Visitors to Jamaica included Lord Rosse, the Villiers-Stuarts, Eva FitzGerald, daughter of the 4th Duke of Leinster, the artist Emily Trant, of Dovea in Tipperary, and Lord Donoughmore, who was on his way back from Peru. Prince George of Wales, who was to officially open the exhibition, arrived at Port Royal with a fleet of warships, including the gunboat he commanded, HMS Thrush. However, Lord Rosse, sporting the Star of St Patrick and his Deputy Lieutenant’s ceremonial dress, was loudly cheered by the crowds lining the streets, who mistook him for the Prince. The Jamaica exhibition included a display of Edith’s collection of traditional implements and pottery, as well as Olive’s collection of moths and butterflies. Edith also exhibited a drawing of the landfall of Columbus, along with two painted screens.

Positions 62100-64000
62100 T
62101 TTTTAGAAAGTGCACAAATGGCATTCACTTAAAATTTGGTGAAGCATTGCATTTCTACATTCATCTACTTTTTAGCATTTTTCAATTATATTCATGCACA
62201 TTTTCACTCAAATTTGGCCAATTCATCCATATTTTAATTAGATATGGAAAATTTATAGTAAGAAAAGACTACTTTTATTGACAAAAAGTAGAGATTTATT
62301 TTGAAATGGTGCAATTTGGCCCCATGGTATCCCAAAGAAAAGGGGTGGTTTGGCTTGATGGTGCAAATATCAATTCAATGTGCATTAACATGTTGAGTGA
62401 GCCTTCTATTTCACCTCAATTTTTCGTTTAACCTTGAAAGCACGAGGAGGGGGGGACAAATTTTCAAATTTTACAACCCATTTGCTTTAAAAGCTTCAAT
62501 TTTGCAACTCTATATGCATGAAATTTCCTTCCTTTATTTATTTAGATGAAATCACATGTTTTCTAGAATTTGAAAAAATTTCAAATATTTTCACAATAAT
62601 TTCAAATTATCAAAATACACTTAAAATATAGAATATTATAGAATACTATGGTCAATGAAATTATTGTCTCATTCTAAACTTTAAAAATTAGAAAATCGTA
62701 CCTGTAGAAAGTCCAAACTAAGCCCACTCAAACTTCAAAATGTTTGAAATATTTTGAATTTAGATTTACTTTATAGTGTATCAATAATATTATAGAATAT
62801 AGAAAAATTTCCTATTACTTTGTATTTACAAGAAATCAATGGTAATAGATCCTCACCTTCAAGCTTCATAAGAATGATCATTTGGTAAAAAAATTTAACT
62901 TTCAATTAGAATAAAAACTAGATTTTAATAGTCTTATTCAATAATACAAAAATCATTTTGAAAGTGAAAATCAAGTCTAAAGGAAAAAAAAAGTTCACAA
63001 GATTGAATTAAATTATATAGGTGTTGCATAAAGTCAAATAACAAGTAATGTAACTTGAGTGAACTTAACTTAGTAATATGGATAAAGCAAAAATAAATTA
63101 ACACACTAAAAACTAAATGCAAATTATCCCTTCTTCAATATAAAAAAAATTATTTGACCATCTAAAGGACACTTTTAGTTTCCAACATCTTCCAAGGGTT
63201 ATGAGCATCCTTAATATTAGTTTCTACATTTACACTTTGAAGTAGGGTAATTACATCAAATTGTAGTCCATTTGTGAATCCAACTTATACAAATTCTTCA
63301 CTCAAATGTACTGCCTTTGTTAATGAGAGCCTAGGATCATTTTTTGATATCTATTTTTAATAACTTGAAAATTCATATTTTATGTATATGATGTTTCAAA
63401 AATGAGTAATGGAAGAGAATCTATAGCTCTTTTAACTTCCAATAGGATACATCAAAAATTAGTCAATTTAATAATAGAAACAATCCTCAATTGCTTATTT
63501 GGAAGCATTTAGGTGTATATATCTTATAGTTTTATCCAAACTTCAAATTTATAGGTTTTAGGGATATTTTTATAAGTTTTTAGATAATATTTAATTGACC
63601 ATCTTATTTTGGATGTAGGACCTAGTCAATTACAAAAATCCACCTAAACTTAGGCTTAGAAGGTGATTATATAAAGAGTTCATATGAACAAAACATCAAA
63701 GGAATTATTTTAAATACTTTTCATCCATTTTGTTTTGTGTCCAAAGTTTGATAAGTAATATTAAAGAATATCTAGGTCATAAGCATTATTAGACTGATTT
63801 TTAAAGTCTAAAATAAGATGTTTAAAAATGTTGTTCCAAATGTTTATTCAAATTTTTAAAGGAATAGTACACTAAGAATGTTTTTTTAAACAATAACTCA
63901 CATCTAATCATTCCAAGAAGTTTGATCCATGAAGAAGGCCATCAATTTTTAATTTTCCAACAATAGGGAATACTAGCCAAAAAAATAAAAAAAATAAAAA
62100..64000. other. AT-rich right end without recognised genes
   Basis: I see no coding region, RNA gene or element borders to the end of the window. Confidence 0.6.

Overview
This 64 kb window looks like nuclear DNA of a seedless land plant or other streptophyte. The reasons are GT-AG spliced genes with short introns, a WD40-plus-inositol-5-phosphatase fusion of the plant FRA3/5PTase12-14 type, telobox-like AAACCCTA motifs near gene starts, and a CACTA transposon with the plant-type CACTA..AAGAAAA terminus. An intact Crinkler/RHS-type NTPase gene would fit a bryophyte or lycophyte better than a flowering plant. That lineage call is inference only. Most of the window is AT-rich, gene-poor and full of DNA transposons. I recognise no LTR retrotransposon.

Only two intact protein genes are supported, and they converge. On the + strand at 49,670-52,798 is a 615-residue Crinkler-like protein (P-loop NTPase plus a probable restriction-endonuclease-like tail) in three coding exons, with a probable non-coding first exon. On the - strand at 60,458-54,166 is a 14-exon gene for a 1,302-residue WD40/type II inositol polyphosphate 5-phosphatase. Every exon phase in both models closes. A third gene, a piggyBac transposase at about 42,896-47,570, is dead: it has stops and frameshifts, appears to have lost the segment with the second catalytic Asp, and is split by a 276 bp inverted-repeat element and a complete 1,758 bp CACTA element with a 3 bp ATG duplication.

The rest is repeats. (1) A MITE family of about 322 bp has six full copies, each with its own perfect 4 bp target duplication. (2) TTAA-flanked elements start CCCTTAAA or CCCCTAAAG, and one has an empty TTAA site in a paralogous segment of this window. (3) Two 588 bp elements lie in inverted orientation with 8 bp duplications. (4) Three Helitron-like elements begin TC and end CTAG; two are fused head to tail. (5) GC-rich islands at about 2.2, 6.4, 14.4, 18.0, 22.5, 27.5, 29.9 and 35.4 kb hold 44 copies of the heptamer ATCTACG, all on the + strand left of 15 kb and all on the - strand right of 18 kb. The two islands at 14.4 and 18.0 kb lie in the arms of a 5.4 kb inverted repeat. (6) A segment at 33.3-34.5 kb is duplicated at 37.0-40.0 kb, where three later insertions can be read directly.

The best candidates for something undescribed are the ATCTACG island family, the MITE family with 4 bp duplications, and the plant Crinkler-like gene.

During their travels, both Blakes contributed articles to journals and newspapers. To the magazine Nineteenth Century, Edith contributed articles on the Bahamas, Jamaica, the restoration of the Ming Dynasty, the position of women in China, Santa Sophia, the Sacred Bo Tree, and life and death in Ireland. The North American Review, Vol 167, 1898, contained an article by her on ‘The Maroons of Jamaica’, which addressed class distinction on the island. Her account of the 1891 exhibition was published in the Illustrated London News. While in Jamaica, the Blakes immersed themselves in efforts to improve the island’s economy through agriculture and tourism. Edith supported the construction of a marine laboratory and she and Henry were significant collectors of examples of Jamaica’s flora and fauna.